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How can I access the exposed methods in a .wsdl file using Java? Also, what are the steps involved in writing a Java client and consuming the webservices?

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6 Answers 6

In addition to The Elite Gentleman's answer, here are my steps I successfully used to generate classes to be able to use the webservice: Command:

wsimport -Xnocompile -keep -b binding.xml wsdlFile.wsdl


  • '-Xnocompile' suppresses the generation of .class files
  • '-keep' makes sure the generated Java files wont be deleted (by default, only the .class files remain)
  • '-b ' specifies a binding configuration file. This is necessary! (see below)

I had the problem that the Java classes contained the JAXBElement<Type> wrapper classes. So instead of a class member of type String, I would get the type JAXBElement<String>, which is horrible to use. With the -b switch for wsimport and the following binding.xml file, you get the correct types:

<jaxb:bindings version="2.0"
        <jaxb:globalBindings generateElementProperty="false" />

I hope this helps. wsimport then generates all the classes you need as well as a class containing methods for all your webservices' methods.

By default, these methods don't have a read timeout (talking network problems while requesting...), see here for a question I had back then.

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You will need to need to generate a Java proxy from the WSDL File. You can do this by using Apche CXF or Apache Axis/Axis2 to generate Java Proxy/Java Client.

In Java 6, you can also generate java client too. On the JDK/bin there's wsimport to generate Web Service client or in Axis, there's WSDL2Java that does the same thing like wsimport.

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How to use the wsipmort.exe file ? –  sarah Aug 16 '10 at 11:52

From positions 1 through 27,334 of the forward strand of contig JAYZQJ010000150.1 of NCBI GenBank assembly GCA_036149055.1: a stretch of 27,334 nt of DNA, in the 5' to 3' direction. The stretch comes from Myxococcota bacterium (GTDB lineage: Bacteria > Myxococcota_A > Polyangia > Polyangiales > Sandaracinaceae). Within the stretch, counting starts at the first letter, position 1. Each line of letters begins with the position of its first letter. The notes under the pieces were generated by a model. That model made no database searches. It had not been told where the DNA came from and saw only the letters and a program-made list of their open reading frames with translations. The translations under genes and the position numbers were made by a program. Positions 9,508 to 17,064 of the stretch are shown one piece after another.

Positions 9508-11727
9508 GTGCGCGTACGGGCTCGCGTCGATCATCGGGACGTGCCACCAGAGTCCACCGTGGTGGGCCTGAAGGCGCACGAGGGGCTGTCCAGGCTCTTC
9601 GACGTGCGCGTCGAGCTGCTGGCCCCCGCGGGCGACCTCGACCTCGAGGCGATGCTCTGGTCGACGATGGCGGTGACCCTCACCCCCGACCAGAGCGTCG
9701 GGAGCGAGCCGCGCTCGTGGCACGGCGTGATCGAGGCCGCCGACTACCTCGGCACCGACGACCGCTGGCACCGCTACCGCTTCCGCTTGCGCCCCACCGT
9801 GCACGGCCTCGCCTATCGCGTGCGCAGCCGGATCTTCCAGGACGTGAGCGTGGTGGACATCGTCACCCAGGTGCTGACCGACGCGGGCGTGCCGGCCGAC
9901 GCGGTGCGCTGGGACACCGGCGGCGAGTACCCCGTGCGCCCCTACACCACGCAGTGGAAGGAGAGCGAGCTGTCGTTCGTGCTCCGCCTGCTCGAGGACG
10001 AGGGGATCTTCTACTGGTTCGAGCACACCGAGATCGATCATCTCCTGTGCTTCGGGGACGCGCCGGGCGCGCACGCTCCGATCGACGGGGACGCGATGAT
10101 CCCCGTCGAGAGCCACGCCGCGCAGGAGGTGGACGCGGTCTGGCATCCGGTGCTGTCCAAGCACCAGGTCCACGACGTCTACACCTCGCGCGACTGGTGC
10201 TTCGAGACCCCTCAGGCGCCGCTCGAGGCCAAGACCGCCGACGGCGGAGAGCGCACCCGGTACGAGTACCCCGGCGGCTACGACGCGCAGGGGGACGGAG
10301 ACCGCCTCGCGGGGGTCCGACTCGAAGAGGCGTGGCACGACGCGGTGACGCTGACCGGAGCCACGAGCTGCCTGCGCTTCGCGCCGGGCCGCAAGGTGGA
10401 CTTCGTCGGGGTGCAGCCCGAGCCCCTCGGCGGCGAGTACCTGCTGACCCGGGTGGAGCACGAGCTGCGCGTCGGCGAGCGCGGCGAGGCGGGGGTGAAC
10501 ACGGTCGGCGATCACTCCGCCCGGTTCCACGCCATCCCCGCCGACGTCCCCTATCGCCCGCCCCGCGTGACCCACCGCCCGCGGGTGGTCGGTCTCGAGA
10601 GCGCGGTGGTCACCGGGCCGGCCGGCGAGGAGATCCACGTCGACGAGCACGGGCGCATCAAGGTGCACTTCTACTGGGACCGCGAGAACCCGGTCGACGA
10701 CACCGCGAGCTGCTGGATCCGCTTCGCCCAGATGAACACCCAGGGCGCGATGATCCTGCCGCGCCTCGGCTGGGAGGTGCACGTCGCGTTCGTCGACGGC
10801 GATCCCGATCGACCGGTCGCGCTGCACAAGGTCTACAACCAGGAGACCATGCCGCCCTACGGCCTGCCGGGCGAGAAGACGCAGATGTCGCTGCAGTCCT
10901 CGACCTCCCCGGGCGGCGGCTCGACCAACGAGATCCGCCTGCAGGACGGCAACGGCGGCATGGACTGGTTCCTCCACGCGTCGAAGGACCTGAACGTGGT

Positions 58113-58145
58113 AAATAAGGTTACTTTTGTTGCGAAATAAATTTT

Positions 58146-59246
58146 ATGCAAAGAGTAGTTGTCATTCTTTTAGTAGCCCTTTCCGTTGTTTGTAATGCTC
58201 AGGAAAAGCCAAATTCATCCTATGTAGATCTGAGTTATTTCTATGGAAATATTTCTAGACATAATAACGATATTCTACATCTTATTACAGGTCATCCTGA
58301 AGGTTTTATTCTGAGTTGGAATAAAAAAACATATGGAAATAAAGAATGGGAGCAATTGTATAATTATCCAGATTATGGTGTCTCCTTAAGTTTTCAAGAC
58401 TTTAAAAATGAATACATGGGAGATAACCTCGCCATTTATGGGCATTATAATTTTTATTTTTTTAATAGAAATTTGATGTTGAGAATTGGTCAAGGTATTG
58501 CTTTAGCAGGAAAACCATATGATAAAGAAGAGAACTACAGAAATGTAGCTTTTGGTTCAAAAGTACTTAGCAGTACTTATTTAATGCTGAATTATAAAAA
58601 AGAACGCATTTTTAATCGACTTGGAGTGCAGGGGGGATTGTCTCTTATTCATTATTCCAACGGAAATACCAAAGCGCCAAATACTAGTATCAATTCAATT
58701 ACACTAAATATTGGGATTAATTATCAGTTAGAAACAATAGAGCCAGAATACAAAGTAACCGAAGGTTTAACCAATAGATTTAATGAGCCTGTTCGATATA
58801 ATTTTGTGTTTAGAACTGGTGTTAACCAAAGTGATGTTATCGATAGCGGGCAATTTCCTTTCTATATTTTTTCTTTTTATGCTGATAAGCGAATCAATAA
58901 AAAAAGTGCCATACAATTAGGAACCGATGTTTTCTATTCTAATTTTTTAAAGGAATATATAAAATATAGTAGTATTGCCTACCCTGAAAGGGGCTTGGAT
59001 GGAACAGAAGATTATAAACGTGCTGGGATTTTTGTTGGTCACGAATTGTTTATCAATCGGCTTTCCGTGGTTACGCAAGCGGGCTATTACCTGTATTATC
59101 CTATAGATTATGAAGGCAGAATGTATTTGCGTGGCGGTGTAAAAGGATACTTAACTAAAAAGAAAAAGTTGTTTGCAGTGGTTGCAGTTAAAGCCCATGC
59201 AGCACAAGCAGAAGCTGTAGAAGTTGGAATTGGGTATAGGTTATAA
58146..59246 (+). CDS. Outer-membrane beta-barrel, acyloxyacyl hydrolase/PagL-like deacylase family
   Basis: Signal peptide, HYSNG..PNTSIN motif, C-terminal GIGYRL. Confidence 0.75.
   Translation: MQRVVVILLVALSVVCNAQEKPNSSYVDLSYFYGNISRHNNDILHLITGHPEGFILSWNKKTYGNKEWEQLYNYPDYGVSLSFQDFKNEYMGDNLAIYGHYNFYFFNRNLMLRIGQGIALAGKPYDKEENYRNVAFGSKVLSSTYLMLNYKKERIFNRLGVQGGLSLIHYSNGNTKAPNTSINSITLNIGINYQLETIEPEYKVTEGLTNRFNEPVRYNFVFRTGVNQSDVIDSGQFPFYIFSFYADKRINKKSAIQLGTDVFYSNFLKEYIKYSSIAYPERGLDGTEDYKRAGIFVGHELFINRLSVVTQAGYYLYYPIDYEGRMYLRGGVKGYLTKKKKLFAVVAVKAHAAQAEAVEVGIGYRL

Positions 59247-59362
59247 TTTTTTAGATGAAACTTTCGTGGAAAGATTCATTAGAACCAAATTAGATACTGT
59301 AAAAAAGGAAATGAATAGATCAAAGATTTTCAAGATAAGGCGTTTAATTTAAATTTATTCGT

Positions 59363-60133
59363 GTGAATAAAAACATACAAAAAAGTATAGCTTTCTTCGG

Click on the link on wsimport and there's solution for it. –  Buhake Sindi Aug 16 '10 at 12:11

I would take a look at getting your IDE to automatically generate everything.

In Netbeans, the steps are:

Right Click on your project, click "add Web Service Client", enter the WDSL url and click Finish.

This will auto-magically create the Java proxy for you.

To implement the client in your code, drag and drog the required method (located in Web Services References in your project), into your code.

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+1 I was just about going to recommend it. NetBeans in this case make it trivial. –  Rekin Aug 18 '10 at 19:23

Use wsimport -keep which will give you all the classes. Then write a different service class and copy all the method from the generated service class. Pass your own service class to wsgen -keep -p.It will give you the needful wrapper classes(jax-ws) which you are going to return from your delegate invocation methods.

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I would recommend starting with the Web Service Explorer in Eclipse Java EE. This allows you to investigate any web service given the WSDL.

The instructions to convert the WSDL to Java depends on which web service library you want to use. If you use Java 6 the Metro stack is built in.

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soapUI is one of the softwares allowing you to easily get into WSDL / SOAP world. You can generate SOAP requests with test values to be sent to the server. You can also see the server's SOAP responses. This will let you understand a bit more of WSDL / SOAP. For generating the java code from the wsdl see the recommendations above.

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